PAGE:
Inspire Medical Systems (NYSE: INSP) easily blew past Wall Street predictions in Q2, though the company is scaling back its gross margin projections.
Minneapolis-based Inspire Medical is the maker of a minimally-invasive, implantable, pacemaker-like device that uses neurostimulation to treat obstructive sleep apnea. It announced yesterday evening that it lost $14.5 million, or 53¢ per share, off $91.4 million in sales for the quarter ended June 30, 2022 — versus a loss of $13.1 million, or 48¢ per share, off $53 million in sales for the same quarter a year before.
The results handily beat the expectations of Wall Street analysts, who had expected a loss of 62¢ per share off $78.28 million in revenue.
“The Inspire team executed extremely well during the second quarter, continuing the rebound from the first quarter that was challenged by both COVID and our normal seasonality. Moreover, our strong second quarter performance overcame several challenges common across the medical technology sector, including supply chain issues, staffing shortages and economic concerns, further highlighting the team’s resiliency and commitment to the patient,” Inspire Medical Systems CEO Tim Herbert said in a news release.
Besides the strong rebound, Herbert pointed to ongoing technology and digital development activities and positive reimbursement tailwinds. As a result, Inspire Medical officials now expect the company to bring in $354 million to $362 million in revenue this year, up from the company’s previous $336 million to $344 million revenue guidance.
Inspire Medical Systems recently scored two FDA approvals. The first involved expanded, full-body MRI compatibility. The second had to do with new stimulation and sensing silicone leads that company officials think will enable improved manufacturability, easier system implantation, increased long-term performance, and enhanced reliability.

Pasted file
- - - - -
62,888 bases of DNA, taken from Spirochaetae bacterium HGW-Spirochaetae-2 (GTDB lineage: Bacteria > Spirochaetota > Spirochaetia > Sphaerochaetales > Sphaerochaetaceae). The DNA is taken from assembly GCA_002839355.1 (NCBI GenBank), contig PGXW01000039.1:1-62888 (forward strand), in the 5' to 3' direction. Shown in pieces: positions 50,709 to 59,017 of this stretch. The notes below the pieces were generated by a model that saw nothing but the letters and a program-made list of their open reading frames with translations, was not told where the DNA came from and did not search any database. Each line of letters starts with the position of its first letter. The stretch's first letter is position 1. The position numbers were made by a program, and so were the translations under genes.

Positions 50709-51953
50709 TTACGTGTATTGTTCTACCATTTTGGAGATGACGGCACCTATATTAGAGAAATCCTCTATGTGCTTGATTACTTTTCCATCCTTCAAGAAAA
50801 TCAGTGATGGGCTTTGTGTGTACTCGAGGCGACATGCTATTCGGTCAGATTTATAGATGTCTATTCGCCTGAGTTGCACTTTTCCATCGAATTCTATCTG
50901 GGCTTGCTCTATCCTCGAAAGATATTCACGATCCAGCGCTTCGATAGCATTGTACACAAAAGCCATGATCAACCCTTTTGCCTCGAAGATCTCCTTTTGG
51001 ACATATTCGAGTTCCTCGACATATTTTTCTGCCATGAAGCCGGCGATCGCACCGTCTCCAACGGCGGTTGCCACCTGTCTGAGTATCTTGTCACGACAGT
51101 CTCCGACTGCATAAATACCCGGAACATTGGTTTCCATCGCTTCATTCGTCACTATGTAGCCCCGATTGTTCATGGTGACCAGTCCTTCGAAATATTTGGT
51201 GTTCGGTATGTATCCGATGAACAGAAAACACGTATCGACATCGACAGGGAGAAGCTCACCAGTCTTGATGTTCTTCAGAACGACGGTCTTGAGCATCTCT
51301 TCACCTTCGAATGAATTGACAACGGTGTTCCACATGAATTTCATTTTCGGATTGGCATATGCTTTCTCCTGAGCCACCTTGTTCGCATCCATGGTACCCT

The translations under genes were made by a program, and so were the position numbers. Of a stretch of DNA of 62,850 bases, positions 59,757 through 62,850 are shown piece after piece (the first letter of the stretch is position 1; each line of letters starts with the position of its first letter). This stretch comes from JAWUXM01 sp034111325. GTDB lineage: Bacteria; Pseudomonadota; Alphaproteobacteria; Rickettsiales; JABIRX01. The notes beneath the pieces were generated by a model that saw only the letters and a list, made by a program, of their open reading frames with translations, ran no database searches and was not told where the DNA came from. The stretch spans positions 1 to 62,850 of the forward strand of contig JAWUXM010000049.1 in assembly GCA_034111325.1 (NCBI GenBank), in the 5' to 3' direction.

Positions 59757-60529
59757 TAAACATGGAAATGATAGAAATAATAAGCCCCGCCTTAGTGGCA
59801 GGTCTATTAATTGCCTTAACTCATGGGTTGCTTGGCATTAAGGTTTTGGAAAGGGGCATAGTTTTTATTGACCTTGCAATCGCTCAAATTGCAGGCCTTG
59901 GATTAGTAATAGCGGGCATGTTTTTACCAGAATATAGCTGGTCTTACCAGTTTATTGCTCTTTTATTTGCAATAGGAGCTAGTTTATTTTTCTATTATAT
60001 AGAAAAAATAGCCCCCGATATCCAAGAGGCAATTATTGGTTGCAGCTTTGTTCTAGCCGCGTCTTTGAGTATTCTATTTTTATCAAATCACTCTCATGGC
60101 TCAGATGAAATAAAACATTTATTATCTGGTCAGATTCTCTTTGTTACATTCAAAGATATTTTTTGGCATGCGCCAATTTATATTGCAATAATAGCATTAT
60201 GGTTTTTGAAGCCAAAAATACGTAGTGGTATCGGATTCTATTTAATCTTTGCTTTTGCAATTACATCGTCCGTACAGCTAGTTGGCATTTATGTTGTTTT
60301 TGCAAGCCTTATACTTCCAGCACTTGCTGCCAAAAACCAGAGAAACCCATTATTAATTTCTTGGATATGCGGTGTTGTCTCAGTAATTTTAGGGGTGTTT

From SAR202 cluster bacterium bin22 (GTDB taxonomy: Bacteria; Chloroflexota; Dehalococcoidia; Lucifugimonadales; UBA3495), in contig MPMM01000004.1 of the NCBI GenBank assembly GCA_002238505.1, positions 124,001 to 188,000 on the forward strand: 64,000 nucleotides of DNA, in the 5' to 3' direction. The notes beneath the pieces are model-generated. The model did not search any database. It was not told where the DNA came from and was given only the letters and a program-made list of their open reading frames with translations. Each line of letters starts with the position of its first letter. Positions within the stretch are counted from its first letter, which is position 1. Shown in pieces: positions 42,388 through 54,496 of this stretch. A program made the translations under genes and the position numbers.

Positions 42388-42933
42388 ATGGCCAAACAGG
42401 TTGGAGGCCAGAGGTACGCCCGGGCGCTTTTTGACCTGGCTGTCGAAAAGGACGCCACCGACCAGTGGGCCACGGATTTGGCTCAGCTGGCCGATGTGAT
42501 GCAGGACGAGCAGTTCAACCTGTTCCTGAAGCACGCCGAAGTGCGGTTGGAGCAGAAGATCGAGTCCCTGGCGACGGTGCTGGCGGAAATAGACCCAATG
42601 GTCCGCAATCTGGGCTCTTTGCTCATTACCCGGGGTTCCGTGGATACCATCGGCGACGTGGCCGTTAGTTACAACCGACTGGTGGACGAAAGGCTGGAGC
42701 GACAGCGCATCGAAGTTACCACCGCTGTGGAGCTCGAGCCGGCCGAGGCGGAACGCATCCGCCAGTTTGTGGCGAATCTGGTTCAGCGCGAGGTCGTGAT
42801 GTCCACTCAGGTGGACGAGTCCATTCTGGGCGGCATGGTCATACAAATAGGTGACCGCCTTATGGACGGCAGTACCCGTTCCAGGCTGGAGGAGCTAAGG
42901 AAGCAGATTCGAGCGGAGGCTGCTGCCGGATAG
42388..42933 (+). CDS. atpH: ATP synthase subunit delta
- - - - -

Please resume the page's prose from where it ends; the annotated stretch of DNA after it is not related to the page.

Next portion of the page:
The company plans to launch the new leads later this year. There are also plans for a full U.S. launch of the company’s Bluetooth-enabled patient remote to support its SleepSync program.
The new launches, though, could make some of the company’s present inventory obsolete. The inventory challenges, along with higher costs of certain component parts, led Inspire Medical officials to reduce their full-year gross margin guidance to 83% to 85%, from the previous guidance of 85% to 86%.
Still, Truist analysts were highly positive when it came to Inspire Medical Systems’ outlook, saying that the company is well-positioned to continue driving into a more than $10 billion U.S. opportunity that it should have to itself for at least two more years. Richard Newitter, David Rescott, Samuel Brodovsky and Lin Zhang at Truist thought that Inspire is at a “reimbursement tipping point,” successfully reaching the end of years of hard work to get insurers nationwide to cover its device. In addition, Philips’ huge recall in the CPAP space — which competitor ResMed has had trouble capitalizing on amid supply chain challenges — has opened up opportunities for alternative sleep apnea therapies such as Inspire’s technology.
Investors reacted by sending INSP shares up slightly to $218.57 apiece by midday trading today. MassDevice‘s MedTech 100 Index, which includes stocks of the world’s largest medical device companies, was also up slightly.
This article originally ran on Tuesday, August 2, 2022. Updated August 3 with the next-day stock price and analyst commentary.